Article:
He said that this is a “negative outcome” but that it is “the only current option we have” because of overcrowding at detention facilities as Central Americans stream to the border knowing they will be able to gain entry with asylum claims.
The number of migrant families coming to the border has reached new highs month after month, a trend that dramatically accelerated after President Trump announced parents and children would no longer be separated, reversing course on his “zero tolerance” crackdown.
McAleenan said the agency detained more than 4,100 migrants Tuesday, the highest one-day total at the border in more than a decade, and agency projections have border apprehensions on pace to exceed 100,000 this month — an increase of more than 30 percent. By comparison, at the height of the last border crisis, in May 2014, agents apprehended more than 68,800 migrants that month.
The massive influx of families seeking asylum has strained almost every aspect of U.S. operations on the border, McAleenan said, nowhere more evident than here, along the Rio Grande. Crossings have been overwhelmed with hundreds of migrants seeking asylum daily; Border Patrol stations are crammed and have no space for detainees; the immigration court system is backed up with hundreds of thousands of cases; and health services are having to triage batches of patients who have a variety of ailments and communicable diseases.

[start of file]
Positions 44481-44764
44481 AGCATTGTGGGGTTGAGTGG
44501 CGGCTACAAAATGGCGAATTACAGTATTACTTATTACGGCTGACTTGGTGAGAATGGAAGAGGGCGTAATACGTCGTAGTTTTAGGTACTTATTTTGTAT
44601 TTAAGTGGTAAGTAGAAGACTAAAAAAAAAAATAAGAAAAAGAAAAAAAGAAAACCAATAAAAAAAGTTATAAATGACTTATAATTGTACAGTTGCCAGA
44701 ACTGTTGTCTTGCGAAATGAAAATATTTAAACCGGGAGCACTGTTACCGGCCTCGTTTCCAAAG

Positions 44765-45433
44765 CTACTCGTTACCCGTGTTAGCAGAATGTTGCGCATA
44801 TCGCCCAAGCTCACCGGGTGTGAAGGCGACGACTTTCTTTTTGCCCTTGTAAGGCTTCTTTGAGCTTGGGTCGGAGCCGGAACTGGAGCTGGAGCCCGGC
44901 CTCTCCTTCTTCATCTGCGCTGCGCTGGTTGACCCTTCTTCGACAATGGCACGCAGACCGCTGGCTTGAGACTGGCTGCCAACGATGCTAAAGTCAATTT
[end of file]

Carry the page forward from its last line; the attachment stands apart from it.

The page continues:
“That breaking point has arrived this week,” McAleenan said, standing in front of a border fence. “CBP is facing an unprecedented humanitarian and border security crisis all along our southwest border, and nowhere has that crisis manifested more acutely than here in El Paso.”
“If they don’t have a valid claim, we’ll repatriate,” McAleenan said. “If they do, they’ll be released with the certainty that they have asylum with the ability to plan, to invest in a business, to make these choices for schools. Right now, they don’t have that. They live with uncertainty for years at a time because the system is broken and overwhelmed.”
CBP officials say they are particularly alarmed by the soaring number of unaccompanied juveniles in crowded detention cells because Health and Human Services can’t place them in shelters fast enough. CBP officials said they have 1,350 underage migrants in holding cells without a parent — and 20 percent are 12 years old or younger.
McAleenan said the overwhelming numbers and “inadequate capacity to detain families and children at ICE and HHS” is at the heart of the crisis.